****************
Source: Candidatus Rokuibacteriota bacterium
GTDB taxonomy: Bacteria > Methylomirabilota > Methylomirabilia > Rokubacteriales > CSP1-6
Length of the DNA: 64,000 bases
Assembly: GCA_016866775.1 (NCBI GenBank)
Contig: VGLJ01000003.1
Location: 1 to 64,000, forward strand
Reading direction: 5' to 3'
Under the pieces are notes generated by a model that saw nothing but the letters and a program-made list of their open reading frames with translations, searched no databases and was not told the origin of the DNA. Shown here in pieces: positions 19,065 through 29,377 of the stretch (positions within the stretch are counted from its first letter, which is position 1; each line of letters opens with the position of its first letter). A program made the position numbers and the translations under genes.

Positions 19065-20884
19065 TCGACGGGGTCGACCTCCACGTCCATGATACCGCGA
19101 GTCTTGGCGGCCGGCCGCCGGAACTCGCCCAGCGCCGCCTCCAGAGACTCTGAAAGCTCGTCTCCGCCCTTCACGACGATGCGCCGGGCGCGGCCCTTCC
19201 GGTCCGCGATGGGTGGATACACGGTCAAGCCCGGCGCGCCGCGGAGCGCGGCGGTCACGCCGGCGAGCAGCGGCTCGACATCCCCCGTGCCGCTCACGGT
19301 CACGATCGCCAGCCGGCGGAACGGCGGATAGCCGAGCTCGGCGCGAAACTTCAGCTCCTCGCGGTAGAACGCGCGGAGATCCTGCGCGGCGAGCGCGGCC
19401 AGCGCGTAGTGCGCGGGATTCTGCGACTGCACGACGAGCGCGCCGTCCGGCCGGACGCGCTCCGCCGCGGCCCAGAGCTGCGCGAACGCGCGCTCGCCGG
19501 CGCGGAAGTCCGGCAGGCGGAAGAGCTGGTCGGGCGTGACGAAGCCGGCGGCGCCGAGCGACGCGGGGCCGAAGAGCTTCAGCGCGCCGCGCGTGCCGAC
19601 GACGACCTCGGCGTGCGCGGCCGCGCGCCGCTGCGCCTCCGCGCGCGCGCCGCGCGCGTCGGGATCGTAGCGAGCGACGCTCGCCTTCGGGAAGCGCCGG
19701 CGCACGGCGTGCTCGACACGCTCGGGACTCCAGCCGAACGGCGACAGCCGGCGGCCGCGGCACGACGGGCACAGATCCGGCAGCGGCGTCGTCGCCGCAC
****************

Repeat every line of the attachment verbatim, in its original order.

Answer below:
Source: Candidatus Rokuibacteriota bacterium
GTDB taxonomy: Bacteria > Methylomirabilota > Methylomirabilia > Rokubacteriales > CSP1-6
Length of the DNA: 64,000 bases
Assembly: GCA_016866775.1 (NCBI GenBank)
Contig: VGLJ01000003.1
Location: 1 to 64,000, forward strand
Reading direction: 5' to 3'
Under the pieces are notes generated by a model that saw nothing but the letters and a program-made list of their open reading frames with translations, searched no databases and was not told the origin of the DNA. Shown here in pieces: positions 19,065 through 29,377 of the stretch (positions within the stretch are counted from its first letter, which is position 1; each line of letters opens with the position of its first letter). A program made the position numbers and the translations under genes.

Positions 19065-20884
19065 TCGACGGGGTCGACCTCCACGTCCATGATACCGCGA
19101 GTCTTGGCGGCCGGCCGCCGGAACTCGCCCAGCGCCGCCTCCAGAGACTCTGAAAGCTCGTCTCCGCCCTTCACGACGATGCGCCGGGCGCGGCCCTTCC
19201 GGTCCGCGATGGGTGGATACACGGTCAAGCCCGGCGCGCCGCGGAGCGCGGCGGTCACGCCGGCGAGCAGCGGCTCGACATCCCCCGTGCCGCTCACGGT
19301 CACGATCGCCAGCCGGCGGAACGGCGGATAGCCGAGCTCGGCGCGAAACTTCAGCTCCTCGCGGTAGAACGCGCGGAGATCCTGCGCGGCGAGCGCGGCC
19401 AGCGCGTAGTGCGCGGGATTCTGCGACTGCACGACGAGCGCGCCGTCCGGCCGGACGCGCTCCGCCGCGGCCCAGAGCTGCGCGAACGCGCGCTCGCCGG
19501 CGCGGAAGTCCGGCAGGCGGAAGAGCTGGTCGGGCGTGACGAAGCCGGCGGCGCCGAGCGACGCGGGGCCGAAGAGCTTCAGCGCGCCGCGCGTGCCGAC
19601 GACGACCTCGGCGTGCGCGGCCGCGCGCCGCTGCGCCTCCGCGCGCGCGCCGCGCGCGTCGGGATCGTAGCGAGCGACGCTCGCCTTCGGGAAGCGCCGG
19701 CGCACGGCGTGCTCGACACGCTCGGGACTCCAGCCGAACGGCGACAGCCGGCGGCCGCGGCACGACGGGCACAGATCCGGCAGCGGCGTCGTCGCCGCAC